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I want to print the result of the equation in my if statement if the input is a digit and print "any thing" if it is a letter.

I tried this code, but it's not working well. What is wrong here?

while 1:
    print '\tConvert ciliuse to fehrenhit\n'
    temp = input('\nEnter the temp in C \n\t')
    f = ((9/5)*temp +32)
    if temp.isdigit():
        print f
    elif temp == "quit" or temp == "q" :
        break
    elif temp.isalpha() :
        print ' hhhhhhh '
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4 Answers 4

You need to go through your code line by line and think about what type you expect each value to be. Python does not automatically convert between, for example, strings and integers, like some languages do, so it's important to keep types in mind.

Let's start with this line:

temp = input('\nEnter the temp in C \n\t')

If you look at the documentation for input(), input() actually calls eval() on what you type in in Python 2.x (which it looks like you're using). That means that it treats what you type in there as code to be evaluated, just the same as if you were typing it in the shell. So if you type 123, it will return an int; if you type 'abc', it will return a str; and if you type abc (and you haven't defined a variable abc), it will give you an error.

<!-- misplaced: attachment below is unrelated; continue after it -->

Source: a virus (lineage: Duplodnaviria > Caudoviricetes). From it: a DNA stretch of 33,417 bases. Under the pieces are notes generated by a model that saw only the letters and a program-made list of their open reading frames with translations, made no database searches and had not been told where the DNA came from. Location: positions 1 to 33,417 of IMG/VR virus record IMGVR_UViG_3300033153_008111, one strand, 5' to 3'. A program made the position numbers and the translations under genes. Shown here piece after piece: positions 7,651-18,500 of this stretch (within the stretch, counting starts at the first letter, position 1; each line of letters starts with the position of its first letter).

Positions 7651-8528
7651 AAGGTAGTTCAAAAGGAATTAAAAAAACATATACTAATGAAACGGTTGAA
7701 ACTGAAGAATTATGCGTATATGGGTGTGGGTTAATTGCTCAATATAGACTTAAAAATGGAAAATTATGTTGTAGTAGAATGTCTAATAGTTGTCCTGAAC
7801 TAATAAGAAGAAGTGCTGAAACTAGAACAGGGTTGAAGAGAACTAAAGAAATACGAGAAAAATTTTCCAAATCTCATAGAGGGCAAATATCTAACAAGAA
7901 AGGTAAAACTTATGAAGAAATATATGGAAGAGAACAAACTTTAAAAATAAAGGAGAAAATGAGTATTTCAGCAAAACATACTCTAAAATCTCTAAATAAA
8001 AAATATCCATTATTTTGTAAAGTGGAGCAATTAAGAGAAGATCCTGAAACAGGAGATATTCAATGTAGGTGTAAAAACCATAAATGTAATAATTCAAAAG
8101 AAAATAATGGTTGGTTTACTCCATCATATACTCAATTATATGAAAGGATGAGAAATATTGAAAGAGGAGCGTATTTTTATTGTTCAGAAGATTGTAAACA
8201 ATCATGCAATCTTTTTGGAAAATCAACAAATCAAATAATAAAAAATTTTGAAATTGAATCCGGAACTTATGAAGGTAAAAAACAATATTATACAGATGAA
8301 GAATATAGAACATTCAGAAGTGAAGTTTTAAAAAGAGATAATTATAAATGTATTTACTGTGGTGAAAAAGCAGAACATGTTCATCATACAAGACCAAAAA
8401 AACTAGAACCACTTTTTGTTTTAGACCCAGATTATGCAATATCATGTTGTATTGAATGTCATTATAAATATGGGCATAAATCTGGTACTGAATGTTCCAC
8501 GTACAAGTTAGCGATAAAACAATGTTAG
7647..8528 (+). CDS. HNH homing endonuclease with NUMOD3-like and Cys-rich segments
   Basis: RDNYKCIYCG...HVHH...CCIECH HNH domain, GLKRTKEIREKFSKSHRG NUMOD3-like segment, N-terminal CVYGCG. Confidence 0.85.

If you want to get what the user types in as a string, you should use raw_input() instead.

In the next line:

f = ((9/5)*temp +32)

it looks like you're expecting temp to be a number. But this doesn't make sense. This line gets executed no matter what temp is, and you're expecting both strings containing digits and strings containing letters as input. This line shouldn't go here.

Continuing on:

if temp.isdigit():

isdigit() is a string method, so here you're expecting temp to be a string. This is actually what it should be.

This branch of the if statement is where your equation should go, but for it to work, you will first have to convert temp to an integer, like this:

c = int(temp)

Also, to get your calculation to work out right, you should make the fraction you're multiplying by a floating-point number:

f = ((9/5.0)*c +32)

The rest of your code should be okay if you make the changes above.

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A couple of things first - always use raw_input for user input instead of input. input will evaluate code, which is potentially dangerous.

while 1:
    print "\tConvert ciliuse to fehrenhit\n"
    temp = raw_input("\nEnter the temp in C \n\t")

    if temp in ("quit", "q"):
        break

    try:
        f = ((9.0 / 5.0) * float(temp) + 32)
    except ValueError:
        print "anything"

Instead of using isalpha to check if input is invalid, use a catch clause for ValueError, which is thrown when a non-numerical value is used.

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Why isn't it working? Are you getting an error of any kind?

Straight away I can see one problem though. You are doing the calculation before you verify it as a number. Move the calculation to inside the if temp.isdigit().

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Take a look at this for some examples:

http://wiki.python.org/moin/Powerful%20Python%20One-Liners

OK, this works. Only problem is when you quit, you get dumped out of the interpreter.

while 1: import sys; temp=raw_input('\nEnter the temp in C \n\t'); temp.isdigit() and sys.stdout.write('%lf' %((9./5)*float(temp)+32)) or temp=='q' and sys.exit(0) or sys.stdout.write(temp)

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